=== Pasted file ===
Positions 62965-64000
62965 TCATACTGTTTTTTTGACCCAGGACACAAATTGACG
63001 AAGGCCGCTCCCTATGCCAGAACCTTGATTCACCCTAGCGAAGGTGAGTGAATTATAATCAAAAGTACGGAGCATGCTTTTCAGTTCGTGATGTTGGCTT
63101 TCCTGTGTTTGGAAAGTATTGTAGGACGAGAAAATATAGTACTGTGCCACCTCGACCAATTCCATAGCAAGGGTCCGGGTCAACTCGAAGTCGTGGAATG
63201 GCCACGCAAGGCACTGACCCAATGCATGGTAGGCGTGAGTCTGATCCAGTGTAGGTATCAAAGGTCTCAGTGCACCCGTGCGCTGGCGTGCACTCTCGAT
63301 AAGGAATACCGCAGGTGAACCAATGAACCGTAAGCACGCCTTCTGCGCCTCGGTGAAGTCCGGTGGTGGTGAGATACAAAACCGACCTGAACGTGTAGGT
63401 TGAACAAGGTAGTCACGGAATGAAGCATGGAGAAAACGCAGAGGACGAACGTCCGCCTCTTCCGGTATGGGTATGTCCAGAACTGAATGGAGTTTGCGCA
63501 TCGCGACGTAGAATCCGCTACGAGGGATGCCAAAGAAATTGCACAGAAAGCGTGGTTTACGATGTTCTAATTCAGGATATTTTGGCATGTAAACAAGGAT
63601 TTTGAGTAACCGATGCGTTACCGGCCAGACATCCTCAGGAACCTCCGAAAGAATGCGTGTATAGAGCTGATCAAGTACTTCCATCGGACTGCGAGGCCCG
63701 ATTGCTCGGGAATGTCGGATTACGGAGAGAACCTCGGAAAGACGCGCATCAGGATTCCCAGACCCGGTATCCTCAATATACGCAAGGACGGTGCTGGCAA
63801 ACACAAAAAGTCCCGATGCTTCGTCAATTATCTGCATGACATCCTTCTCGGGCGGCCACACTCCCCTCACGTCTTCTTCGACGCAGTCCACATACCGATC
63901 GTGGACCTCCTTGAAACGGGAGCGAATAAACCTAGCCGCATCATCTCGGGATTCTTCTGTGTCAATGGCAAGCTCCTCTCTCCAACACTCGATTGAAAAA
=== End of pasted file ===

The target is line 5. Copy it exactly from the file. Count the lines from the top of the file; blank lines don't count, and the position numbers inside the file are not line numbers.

63201 GCCACGCAAGGCACTGACCCAATGCATGGTAGGCGTGAGTCTGATCCAGTGTAGGTATCAAAGGTCTCAGTGCACCCGTGCGCTGGCGTGCACTCTCGAT